This region includes the eastern part of the vast belt of boreal (or taiga) forest which extends from northern Europe to north-east Asia, together with the northern temperate forests of south-east Russia, North Korea, and north-east China. Six threatened bird species breed in these forests and the associated wetlands, including three which are confined to the relatively developed south and east of the region (the riverine Scaly-sided Merganser and Blakiston’s Fishowl, and Rufous-backed Bunting). The other three are relatively widespread within the region, with Baikal Teal also nesting in tundra wetlands (see W01) and Greater Spotted Eagle ranging westwards from Asia to eastern Europe. An additional seven threatened species (Oriental Stork, Crested Shelduck, Baer’s Pochard, Steller’s Sea-eagle, Red-crowned Crane, Swinhoe’s Rail and Spotted Greenshank) are found in wetlands on the south-eastern and eastern edges of this forest zone, and their conservation is covered in regions W02 and W03.
Key habitats Boreal and temperate forest, and associated wetlands.
Altitude Lowlands to c.2,000 m.
Countries and territories Russia (Krasnoyarsk, Irkutsk, Buryatia, Chita, Yakutia, Koryakia, Kamchatka, Magadan, Khabarovsk, Amur, Jewish Autonomous Region, Primorye, Sakhalin); Mongolia; Japan (Hokkaido); North Korea; China (Heilongjiang, Jilin, Inner Mongolia)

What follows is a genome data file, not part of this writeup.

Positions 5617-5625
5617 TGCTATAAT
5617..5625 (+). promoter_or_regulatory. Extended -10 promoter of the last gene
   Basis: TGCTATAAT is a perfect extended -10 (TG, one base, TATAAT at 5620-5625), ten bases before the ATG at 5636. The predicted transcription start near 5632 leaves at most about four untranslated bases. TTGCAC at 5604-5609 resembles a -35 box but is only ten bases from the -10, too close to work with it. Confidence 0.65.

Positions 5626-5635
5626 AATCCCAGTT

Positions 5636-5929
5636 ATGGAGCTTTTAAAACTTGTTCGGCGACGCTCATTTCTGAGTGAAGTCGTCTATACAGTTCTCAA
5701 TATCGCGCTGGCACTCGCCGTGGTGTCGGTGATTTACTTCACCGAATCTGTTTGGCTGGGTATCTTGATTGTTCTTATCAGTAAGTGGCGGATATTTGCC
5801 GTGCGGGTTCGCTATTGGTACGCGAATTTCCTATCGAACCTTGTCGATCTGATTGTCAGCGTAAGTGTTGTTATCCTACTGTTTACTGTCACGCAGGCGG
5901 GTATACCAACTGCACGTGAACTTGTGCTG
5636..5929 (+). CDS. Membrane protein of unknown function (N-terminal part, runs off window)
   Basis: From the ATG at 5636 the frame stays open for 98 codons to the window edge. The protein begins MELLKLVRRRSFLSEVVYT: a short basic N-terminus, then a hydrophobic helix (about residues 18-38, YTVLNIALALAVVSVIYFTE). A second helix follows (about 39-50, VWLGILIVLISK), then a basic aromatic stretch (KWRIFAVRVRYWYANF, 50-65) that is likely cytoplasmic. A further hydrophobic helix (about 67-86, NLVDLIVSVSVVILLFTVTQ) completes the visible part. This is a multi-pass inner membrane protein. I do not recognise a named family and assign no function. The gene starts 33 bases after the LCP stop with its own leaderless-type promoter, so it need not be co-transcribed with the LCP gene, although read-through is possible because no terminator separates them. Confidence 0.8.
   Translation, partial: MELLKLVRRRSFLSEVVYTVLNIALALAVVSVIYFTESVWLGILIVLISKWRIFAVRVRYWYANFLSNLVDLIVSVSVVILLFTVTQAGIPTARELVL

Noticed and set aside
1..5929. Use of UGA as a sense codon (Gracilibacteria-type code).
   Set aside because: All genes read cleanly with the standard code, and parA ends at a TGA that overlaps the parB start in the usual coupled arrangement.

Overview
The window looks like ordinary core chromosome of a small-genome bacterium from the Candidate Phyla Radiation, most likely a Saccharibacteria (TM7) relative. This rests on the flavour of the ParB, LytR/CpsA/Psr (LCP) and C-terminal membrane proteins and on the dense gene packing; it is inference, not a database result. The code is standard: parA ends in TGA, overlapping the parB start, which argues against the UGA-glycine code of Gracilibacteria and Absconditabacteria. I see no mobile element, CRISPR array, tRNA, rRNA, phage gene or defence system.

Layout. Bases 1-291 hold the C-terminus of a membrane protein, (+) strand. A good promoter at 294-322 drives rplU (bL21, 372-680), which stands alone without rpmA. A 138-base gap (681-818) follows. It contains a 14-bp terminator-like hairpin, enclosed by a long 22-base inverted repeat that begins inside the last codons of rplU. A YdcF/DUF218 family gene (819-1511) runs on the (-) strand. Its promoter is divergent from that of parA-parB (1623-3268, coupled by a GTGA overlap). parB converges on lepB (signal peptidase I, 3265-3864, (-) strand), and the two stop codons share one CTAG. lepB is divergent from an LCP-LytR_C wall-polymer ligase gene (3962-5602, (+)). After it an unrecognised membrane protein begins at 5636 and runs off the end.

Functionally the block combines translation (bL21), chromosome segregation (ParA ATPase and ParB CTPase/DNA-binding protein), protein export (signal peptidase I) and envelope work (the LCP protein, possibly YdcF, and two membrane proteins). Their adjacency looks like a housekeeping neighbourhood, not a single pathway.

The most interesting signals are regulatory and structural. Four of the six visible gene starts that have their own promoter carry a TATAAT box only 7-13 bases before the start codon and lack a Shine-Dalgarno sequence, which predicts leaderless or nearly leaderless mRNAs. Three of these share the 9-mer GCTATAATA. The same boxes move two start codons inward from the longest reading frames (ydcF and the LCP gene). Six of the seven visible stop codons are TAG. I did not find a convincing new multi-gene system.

Three threatened bird species breed in the forests on the main southern islands of Japan: Japanese Night-heron and Fairy Pitta are mainly confined to lowland forests in southern Honshu, Shikoku and Kyushu, and Yellow Bunting nests only in mid-altitude forests in the mountains of Honshu. Another eight threatened species breed on small islands in the three Japanese Endemic Bird Areas: the Izu islands, Ogasawara islands and Nansei Shoto. These include the highly threatened Okinawa Rail and Okinawa Woodpecker, which are endemic to the forests of Okinawa, and Amami Thrush, which is found only on Amami and nearby small islands.
Key habitats Subtropical and temperate forest.
Altitude Lowlands to 1,500 m.
Countries and territories Japan (Honshu, Izu islands, Ogasawara islands, Shikoku, Kyushu, Nansei Shoto).
Twelve threatened bird species breed in the subtropical forests of south-east China and Taiwan, one of which also occurs in northern Vietnam. They are all found in the three Endemic Bird Areas of this region—the Chinese subtropical forests, South-east Chinese mountains and Taiwan—other than Reeves’s Pheasant, which inhabits the forests of central China. Most of them occur in forests on hills and lower mountains slopes, and in Sichuan their ranges meet those of the threatened birds of the Sino-Himalayan mountain forests (F04).